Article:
Opened up by the Web, we now have so many options for finding and hiring contractors, that “outsourcing” appears deceptively simple.
Need someone to write some software? Go on the Web to RentaCoder and 246,000 software programmers are at your beck and call to look at your project and compete for your business.
Need a Web developer? Go to Elance and you will find 19,609 of them, as of this writing.
Need a virtual assistant? Go to Team Double Click and they even can place virtual assistants that specialize in certain types of businesses and tasks.
In some ways, the Web makes everything so much easier for us in our jobs and businesses.
For instance, all these resources that would have been hard to locate even 10 years ago, are now available 24/7. We can see full profiles of the companies and freelancers who would provide the services. We see their resumes, their photographs, sometimes videos of them. We can browse through their portfolios of past projects and read testimonials, all from the convenience of our desks. There are even certification programs to assure us that the provider has the necessary skills for the job.
Yet in the end, the Web is no substitute for management skills. The Web may have made talent more readily available and may have made it more of a buyer’s market because there’s a wealth of talent to choose from – literally from around the world. But it doesn’t solve the basic project management issues that have always existed whenever you hire an outside contractor to handle a project or perform a function.
No matter how available that talent, you’re still faced with:
1) Selecting a contractor who not only is skilled but is alo a good match in terms of price, communication style, timeliness and results orientation;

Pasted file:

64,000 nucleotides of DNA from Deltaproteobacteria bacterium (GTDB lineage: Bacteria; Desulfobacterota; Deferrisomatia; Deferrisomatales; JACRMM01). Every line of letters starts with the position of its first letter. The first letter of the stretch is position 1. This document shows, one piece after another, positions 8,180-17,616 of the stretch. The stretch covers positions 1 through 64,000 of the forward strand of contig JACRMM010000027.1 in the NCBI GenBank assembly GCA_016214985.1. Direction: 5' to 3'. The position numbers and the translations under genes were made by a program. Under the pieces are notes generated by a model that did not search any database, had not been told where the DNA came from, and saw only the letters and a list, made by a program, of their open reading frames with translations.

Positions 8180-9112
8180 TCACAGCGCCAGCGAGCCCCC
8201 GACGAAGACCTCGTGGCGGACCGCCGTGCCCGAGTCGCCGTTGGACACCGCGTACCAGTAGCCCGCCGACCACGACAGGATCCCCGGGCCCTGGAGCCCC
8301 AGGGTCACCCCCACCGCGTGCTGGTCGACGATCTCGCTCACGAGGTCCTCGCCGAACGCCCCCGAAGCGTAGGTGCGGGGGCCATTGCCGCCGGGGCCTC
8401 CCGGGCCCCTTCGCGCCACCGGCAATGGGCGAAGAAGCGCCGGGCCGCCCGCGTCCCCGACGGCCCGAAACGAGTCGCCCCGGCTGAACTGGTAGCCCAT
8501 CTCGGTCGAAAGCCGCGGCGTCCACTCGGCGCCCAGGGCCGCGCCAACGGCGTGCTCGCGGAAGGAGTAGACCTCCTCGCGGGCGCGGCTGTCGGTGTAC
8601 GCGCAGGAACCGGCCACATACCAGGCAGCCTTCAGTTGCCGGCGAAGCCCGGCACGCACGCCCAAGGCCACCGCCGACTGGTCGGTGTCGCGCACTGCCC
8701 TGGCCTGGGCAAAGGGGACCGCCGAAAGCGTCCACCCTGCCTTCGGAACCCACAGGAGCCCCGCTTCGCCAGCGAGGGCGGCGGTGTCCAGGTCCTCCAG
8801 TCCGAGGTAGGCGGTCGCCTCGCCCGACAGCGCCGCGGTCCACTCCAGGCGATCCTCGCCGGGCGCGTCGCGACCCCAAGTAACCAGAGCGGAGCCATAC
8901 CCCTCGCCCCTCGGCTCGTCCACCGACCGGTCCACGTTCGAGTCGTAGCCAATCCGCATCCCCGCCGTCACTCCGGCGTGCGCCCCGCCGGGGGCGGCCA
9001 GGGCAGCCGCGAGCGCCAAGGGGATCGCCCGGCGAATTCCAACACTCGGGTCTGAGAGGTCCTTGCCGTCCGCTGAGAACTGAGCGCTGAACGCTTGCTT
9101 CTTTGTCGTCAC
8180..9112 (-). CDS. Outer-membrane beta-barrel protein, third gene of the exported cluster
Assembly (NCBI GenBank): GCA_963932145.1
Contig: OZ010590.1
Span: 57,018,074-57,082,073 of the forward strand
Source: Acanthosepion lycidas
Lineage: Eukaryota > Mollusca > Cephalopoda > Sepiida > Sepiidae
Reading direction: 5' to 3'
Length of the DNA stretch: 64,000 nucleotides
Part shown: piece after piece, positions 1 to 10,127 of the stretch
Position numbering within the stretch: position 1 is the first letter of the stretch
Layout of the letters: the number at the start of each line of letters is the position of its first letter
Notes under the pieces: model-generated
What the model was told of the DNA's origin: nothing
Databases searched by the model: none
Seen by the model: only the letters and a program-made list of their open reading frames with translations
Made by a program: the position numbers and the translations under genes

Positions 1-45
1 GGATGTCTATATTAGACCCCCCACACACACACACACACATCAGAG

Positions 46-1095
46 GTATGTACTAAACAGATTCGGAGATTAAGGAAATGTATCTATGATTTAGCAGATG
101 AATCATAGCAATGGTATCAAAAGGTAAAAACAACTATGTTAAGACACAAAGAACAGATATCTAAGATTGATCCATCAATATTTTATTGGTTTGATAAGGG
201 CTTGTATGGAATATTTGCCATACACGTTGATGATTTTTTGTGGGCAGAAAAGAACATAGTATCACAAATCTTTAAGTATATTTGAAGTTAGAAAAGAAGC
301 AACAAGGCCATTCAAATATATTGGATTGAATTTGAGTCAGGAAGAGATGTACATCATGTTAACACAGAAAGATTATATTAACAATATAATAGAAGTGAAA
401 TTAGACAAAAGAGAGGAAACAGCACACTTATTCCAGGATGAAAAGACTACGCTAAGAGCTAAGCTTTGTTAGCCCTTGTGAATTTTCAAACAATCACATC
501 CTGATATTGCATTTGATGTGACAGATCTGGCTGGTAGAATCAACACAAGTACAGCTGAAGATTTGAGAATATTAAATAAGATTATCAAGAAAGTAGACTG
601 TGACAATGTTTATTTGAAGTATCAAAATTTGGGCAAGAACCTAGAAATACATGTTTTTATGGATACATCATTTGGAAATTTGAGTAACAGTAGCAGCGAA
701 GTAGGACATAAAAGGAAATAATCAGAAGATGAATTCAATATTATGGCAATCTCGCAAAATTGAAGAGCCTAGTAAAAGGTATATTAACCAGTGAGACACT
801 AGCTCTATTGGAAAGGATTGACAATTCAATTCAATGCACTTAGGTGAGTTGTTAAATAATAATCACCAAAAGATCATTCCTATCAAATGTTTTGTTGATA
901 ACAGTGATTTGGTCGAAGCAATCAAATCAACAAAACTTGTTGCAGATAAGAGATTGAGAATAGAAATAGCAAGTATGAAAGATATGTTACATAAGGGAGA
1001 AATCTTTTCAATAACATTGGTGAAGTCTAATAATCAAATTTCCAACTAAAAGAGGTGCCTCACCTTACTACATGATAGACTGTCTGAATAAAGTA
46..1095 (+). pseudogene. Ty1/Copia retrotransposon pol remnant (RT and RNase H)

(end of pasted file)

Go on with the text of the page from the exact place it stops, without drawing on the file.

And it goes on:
2) Communicating sufficiently to equip the contractor to get into position to actually do the work; and
3) Maintaining overall project management to keep the project on track so you get results and deliverables you want, on time and on budget.Recently in a webinar I led on the subject of getting things done without spending lots of money. John Jantsch of Duct Tape Marketing, one of the panelists, made a key point. He said that outsourcing is not a panacea. He said something roughly to the effect of: “You can’t just say I’m going to outsource everything and hire a virtual assistant and think it’s that easy and all your problems will be solved.”
You have to spend time developing a framework for the project (or process) being outsourced, including an agreement or contract laying out the scope of the work and deliverables, as well as an overall vision and plan for what you want done. You have to communicate so that the contractor can get up to speed with enough information to do the job, and will know what your expectations are. You have to give feedback and answer questions along the way to advance a project.
In short, you can’t just find a contractor, drop something in their lap with a few words of encouragement and expect adequate results. It takes management time and effort to get the results you expect.
Some things change (like the Web) but other things (like management skills) never change.